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Realizing Yitzhak Rabin’s vision

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Students light candles at the Rabin Memorial during the 10th anniversary of his assassination in 2005. Rabin was assassinated on Nov. 4, 1995. FILE PHOTO
Students light candles at the Rabin Memorial during the 10th anniversary of his assassination in 2005. Rabin was assassinated on Nov. 4, 1995. FILE PHOTO

 

Nov. 4 marks the 20th anniversary of the assassination of Yitzhak Rabin, Israel’s former prime minister, by a fellow Israeli Jew, Yigal Amir.

This is a difficult day for all Israelis.

Against the background of the bitter ideological divide that both preceded the assassination, and followed it, this is a day which forces us to ask ourselves deep questions about what kind of society we are and want to be, and how we realize our national dreams when there is no consensus as to how to do so, or even as to what they are.

For many, this is a day which requires that we renew our commitment to peace between Israel and its neighbours.

This we do, wholeheartedly. Despite the hostility and the terror and the incitement and the hatred, despite the rockets and the tunnels and the denial of our connection to Jerusalem, the search for a peace that will guarantee the security and prosperity of the Jewish state Rabin clearly loved remains at the heart of our national agenda and of our people’s yearning.

But there are other crucial lessons to be learned as well, including the need to stand vigilant against incitement, hatred and intolerance, and the violence these excesses so easily beget.

As we look back over the 20 years since that wrenching Saturday night, there is much to be proud of in the way Israeli society has dealt with the wounds, in the way we collectively pulled back from the brink and rebuilt our social and political contract.

Profound efforts have been made, by the government and by civil society, to ensure that this anniversary is a time which fosters unity. Official ceremonies are held and educational programs conducted in schools. People of different viewpoints come together to remember and reaffirm, to mourn and to sing, to listen and to learn.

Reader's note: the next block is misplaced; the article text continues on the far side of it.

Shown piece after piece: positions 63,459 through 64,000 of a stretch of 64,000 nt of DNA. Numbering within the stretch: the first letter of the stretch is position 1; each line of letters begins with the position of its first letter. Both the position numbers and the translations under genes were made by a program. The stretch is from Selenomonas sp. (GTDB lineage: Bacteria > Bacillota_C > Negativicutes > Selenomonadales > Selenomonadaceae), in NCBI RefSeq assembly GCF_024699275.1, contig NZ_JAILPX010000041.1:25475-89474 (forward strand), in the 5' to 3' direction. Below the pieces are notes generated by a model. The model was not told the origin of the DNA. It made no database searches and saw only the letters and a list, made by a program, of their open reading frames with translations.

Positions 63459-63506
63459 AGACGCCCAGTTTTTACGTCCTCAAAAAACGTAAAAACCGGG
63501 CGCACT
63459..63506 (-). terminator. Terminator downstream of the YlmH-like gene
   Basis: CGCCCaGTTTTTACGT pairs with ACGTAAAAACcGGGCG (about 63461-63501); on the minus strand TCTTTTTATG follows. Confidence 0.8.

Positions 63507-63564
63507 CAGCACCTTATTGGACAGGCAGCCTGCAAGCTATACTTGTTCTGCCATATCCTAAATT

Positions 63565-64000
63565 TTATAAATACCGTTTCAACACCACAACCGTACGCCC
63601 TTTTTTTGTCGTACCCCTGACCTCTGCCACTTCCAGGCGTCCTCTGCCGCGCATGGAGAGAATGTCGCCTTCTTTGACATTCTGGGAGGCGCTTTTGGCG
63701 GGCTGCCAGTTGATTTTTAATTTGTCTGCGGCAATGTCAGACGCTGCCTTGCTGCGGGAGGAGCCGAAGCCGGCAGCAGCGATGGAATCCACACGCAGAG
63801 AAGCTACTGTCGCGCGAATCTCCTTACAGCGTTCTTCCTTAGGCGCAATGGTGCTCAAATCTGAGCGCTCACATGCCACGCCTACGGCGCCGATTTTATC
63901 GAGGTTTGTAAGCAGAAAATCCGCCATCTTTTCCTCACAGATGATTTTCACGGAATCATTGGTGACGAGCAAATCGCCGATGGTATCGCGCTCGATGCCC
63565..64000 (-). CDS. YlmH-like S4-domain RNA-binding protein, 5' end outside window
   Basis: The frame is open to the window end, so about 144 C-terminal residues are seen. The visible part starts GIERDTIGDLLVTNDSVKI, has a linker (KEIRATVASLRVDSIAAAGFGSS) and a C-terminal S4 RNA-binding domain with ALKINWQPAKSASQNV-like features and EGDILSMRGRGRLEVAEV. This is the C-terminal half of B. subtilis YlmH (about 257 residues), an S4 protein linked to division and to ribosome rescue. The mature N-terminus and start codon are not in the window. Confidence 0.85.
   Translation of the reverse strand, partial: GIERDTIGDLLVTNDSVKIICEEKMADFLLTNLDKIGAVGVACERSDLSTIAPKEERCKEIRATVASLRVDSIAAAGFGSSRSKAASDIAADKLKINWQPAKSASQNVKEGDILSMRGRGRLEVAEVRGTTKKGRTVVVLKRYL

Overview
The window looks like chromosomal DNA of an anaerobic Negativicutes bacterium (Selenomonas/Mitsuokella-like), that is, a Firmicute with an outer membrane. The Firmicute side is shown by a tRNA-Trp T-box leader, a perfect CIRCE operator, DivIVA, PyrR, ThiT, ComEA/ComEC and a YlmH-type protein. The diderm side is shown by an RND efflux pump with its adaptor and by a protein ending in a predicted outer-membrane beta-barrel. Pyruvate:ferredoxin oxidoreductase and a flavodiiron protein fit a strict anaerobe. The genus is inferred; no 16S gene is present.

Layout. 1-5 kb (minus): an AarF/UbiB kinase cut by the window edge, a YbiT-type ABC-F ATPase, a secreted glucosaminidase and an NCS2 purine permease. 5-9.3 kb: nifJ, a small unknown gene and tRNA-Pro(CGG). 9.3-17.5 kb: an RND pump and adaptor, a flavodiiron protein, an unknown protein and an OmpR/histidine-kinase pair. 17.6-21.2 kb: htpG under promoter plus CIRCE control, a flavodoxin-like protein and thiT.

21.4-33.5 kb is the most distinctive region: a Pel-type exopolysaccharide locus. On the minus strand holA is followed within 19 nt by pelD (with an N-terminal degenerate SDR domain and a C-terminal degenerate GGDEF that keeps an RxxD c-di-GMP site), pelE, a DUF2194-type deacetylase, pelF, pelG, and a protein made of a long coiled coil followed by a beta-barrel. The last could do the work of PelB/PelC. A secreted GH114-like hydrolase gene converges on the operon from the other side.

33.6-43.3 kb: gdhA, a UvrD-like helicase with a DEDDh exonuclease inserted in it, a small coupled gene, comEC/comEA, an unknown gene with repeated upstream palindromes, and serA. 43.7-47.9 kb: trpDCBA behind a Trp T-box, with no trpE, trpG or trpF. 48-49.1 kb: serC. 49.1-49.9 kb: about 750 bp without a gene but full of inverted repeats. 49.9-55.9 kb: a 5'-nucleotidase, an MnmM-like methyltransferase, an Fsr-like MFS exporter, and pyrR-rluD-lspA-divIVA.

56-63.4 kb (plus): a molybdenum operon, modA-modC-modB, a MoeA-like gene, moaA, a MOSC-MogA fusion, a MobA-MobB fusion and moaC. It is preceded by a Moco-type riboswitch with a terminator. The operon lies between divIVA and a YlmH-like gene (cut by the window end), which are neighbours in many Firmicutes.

We understand that we don’t have to reach agreement on everything in order to work together to advance our country and our society, and we know that we must foster tolerance and mutual respect always, even – and particularly  – when we disagree over fundamental issues.

Here in Toronto, the Israeli Consulate together with the Israel Engagement Committee of UJA Federation have initiated a project to promote these values of acceptance and partnership. Building on the work of the Gesher movement in Israel, we are working to create opportunities for mifgash – encounters between Jewish schools here in the city.

Next week, Grade 8 students from Jewish elementary schools from different religious/ideological streams will meet – most for the first time in their lives – in “dialogue tents” specially set up so that they can become acquainted with each other and learn about each other’s views on matters of mutual interest.

Twenty-four young Israeli emissaries  shinshinim – embedded in the community through the UJA’s Israel Engagement committee’s work will facilitate these discussions.

None of these young Israelis ever knew Rabin or saw him in person, or experienced the feelings and emotions which engulfed us after the assassination. It is therefore particularly moving and inspiring to see them take on the responsibilities of bearing the torch of collective memory and collective purpose, so that our people can continue to learn from our past, as we build our future.

Why use the Rabin anniversary to foster this internal Jewish dialogue here in Toronto? We believe there are two compelling reasons:

Firstly, because this community can be deeply enriched by connecting with the dilemmas and challenges that Israelis face as we seek to build a democratic and Jewish society which lives up to our people’s best aspirations. Just as we do with the official Memorial Ceremony for Yom Hazikaron and many other educational initiatives and events in the community calendar, we believe it is important to make Israeli life and reality as accessible and intelligible as possible to the Jewish community as a whole.

And secondly, because the lessons of this tragedy apply not just to Israelis, but to all Jews.

There is no “mine” or “yours” here. Israel doesn’t only belong to Israelis, it belongs to the entire Jewish people. Even though our lives are often very different, we are one, and our need to allow for difference among us – the same.

It is our hope that this student dialogue initiative will become a permanent fixture in the community calendar and a model for even more engagement with Israel.

The new generation and the old, left and right, Israelis and Jews – all of us must work together to promote the unity of the Jewish people irrespective of which passports we travel on or which political platform we subscribe to, or which school we send our kids to. We must all work as one to promote tolerance and acceptance of those among us with whom we disagree, to enhance our own personal involvement and engagement with Israel and to help it to become the just, secure and peaceful society that we all yearn for.

If we act together, then the coming generations who may not have known Rabin will at least be able to enjoy the realization of his vision. 

DJ Schneeweiss is Israel’s Consul General of Israel for Toronto and Western Canada. Lior Hameiri is the director of UJA Federation’s Israel Engagement Program.